For some time now we have been discussing the increasing pervasiveness of social media at conferences and professional development events. Undoubtedly this has great benefits. For example, Twitter backchannels can enable attendees to follow multiple parallel sessions at the same time. Those who are unable attend in person can also follow event conversations online. And of course, Twitter now affords the potential to extend these conversations beyond attendees, opening up a potentially global conversation. Also, tools such as Storify can be used to create a useful archive of conference tweet for browsing after the event.
Some organisations have used social media to facilitate gaming activities which complement conference events: #senatesecrets, a treasure hunt game designed specifically for the FOTE 2014 conference, is one interesting example which blends offline and online activities, the latter using a range of social media tools including Flickr and Twitter.
Similarly blog posts from conference attendees can provide a wonderful synopsis of an event, prompting reflection on, and discussion of, conference themes. (See for example Catherine Cronin’s #oer16 blog post for an excellent reflection on the #oer16 conference, which itself includes a collection of blog posts from other academics.)
As academics become more conscious of their digital identity, and the benefits of engaging in such networking via social media, the blogging and tweeting at conferences and similar events has increased exponentially. However, at times it seems as if, in our enthusiasm for sharing via social media, we have paid insufficient attention to the privacy and ethical issues which inevitably arise.
For example, if you have presented at a conference, are you happy with attendees taking photos of you and/or your slides and tweeting them? Would you be happy for an attendee to record and stream your presentation via social media without asking you? Would you feel comfortable if someone tweeted a keynote-related comment you had made informally over coffee?
With this in mind, I’ve been involved in developing a Social Media Etiquette for this year’s Dublin eLearning Summer School: an etiquette which we felt was particularly relevant considering the theme of this year’s event – “Ethics and eLearning”. All #elss16 attendees will be asked to follow the guidelines below:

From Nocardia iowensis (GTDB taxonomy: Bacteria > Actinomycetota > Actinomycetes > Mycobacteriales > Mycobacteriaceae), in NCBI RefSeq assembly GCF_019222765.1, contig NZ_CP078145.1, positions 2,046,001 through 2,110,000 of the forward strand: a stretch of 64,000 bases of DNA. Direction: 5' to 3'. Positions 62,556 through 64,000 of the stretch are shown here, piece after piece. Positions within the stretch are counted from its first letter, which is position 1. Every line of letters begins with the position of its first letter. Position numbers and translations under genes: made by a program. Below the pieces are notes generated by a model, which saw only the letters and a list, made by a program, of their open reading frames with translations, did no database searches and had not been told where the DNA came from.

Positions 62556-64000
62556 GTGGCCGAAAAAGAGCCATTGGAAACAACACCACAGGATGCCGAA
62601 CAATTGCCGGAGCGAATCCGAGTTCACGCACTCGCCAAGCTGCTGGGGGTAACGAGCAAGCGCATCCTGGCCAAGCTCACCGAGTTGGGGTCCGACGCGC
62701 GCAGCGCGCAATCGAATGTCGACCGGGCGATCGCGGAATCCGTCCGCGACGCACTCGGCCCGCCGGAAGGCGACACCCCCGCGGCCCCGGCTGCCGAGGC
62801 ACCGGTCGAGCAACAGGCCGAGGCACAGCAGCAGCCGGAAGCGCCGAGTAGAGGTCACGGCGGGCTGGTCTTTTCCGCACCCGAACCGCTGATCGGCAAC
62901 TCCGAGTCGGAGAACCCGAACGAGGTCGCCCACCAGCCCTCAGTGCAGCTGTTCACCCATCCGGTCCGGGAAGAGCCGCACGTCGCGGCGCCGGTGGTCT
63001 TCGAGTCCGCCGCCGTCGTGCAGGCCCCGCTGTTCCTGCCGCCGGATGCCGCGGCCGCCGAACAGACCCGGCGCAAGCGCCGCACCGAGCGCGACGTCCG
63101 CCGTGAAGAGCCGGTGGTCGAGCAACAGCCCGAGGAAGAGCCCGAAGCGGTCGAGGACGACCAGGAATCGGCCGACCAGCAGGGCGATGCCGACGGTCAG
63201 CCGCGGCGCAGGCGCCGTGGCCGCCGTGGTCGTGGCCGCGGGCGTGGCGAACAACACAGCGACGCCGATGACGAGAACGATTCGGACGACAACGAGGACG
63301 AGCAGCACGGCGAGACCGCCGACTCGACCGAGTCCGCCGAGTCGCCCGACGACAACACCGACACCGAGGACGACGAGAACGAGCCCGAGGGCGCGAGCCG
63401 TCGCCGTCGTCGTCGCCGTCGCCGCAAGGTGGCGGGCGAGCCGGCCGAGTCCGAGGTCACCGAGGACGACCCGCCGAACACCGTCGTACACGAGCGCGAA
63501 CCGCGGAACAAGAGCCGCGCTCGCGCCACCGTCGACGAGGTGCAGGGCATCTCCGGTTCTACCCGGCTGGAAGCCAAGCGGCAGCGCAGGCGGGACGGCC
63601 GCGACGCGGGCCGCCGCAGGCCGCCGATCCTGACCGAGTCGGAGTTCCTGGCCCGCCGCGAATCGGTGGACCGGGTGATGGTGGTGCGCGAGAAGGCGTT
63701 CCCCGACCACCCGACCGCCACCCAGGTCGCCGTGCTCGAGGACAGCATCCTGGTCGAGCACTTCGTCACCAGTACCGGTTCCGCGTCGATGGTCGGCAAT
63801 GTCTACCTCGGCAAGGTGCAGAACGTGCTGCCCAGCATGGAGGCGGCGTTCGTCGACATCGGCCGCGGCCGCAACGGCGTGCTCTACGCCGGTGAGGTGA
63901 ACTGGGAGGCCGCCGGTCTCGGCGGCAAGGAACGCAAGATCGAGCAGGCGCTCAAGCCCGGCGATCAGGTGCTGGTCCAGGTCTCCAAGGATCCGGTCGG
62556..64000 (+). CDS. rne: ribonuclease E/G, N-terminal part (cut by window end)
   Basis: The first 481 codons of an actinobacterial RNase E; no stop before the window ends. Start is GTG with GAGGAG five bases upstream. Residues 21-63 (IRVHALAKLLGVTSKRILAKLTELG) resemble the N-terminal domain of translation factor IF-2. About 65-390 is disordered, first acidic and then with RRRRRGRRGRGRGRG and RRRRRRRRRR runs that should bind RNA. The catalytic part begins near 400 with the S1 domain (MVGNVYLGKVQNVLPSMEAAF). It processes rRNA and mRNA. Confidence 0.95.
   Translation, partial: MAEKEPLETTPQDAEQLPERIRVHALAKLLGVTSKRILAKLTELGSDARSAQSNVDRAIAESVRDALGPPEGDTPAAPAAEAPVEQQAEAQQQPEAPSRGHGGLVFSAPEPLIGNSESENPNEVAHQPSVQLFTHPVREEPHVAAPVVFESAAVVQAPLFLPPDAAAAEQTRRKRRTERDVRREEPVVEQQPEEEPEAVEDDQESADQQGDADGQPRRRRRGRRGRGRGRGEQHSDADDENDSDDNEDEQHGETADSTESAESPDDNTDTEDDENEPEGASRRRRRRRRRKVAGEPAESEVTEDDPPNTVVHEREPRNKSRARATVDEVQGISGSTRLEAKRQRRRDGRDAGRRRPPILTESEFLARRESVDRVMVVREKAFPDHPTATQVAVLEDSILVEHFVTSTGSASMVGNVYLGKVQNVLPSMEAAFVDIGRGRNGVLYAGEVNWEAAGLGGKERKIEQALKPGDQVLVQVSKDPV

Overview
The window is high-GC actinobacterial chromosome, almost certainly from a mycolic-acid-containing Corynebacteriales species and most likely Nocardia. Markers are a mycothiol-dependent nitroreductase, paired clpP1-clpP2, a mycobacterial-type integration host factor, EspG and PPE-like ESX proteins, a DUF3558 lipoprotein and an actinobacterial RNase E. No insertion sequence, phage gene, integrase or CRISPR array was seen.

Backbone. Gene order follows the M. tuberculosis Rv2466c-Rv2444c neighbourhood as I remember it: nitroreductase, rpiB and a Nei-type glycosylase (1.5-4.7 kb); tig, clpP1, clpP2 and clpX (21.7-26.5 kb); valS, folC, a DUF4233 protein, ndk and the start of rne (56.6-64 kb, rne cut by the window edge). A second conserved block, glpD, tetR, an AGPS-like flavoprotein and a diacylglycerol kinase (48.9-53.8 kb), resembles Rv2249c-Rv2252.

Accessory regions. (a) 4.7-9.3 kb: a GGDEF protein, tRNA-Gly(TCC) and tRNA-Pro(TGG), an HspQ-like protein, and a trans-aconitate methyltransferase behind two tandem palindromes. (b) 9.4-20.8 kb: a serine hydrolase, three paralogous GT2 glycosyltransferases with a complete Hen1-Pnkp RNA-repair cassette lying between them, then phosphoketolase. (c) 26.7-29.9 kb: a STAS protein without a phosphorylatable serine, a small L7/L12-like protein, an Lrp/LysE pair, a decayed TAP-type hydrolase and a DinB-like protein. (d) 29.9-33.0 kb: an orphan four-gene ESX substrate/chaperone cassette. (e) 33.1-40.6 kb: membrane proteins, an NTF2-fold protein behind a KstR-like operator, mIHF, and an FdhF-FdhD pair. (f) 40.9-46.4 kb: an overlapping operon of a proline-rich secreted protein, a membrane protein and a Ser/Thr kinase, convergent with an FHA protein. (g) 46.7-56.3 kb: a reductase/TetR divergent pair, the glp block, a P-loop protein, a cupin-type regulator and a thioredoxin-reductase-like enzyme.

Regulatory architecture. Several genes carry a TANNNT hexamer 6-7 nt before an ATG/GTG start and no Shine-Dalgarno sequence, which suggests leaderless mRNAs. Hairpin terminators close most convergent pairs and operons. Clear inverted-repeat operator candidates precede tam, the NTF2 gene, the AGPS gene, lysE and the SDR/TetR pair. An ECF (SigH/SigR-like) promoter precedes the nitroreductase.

- Make sure to include the official hashtag, #elss16, when sharing event-related posts on Twitter and elsewhere on social media.
- The default assumption is that all presentations are “bloggable” and “tweetable”. However, some presenters may request that certain slides, or findings, be left out of the social media conversation. Please respect any such request.
- Please respect other participants and presenters – remember that your posts are public and live forever.
- If you are tweeting or blogging during a session, please consider sitting near the back of the room to avoid distracting presenters or other participants.
- Please mute your mobile phone/laptop/tablet volume to avoid disruptions.
Please do not:
- Video or audio record any session without the presenter’s explicit permission. This includes the use of mobile apps such as Periscope.
- Post online any images, audio or video that have been recorded, without first having the presenter’s explicit permission to post it.
- Photograph presenter’s slides and share them on social media without their permission.
- Capture, transmit or disseminate research data presented at the event – this may jeopardise subsequent publication of the data in an academic journal.
- Tweet, or post elsewhere online, comments made by fellow attendees at the event.
- Engage in rudeness or personal attacks online.
Watch this space for the response from participants and presenters as #elss16 begins tomorrow!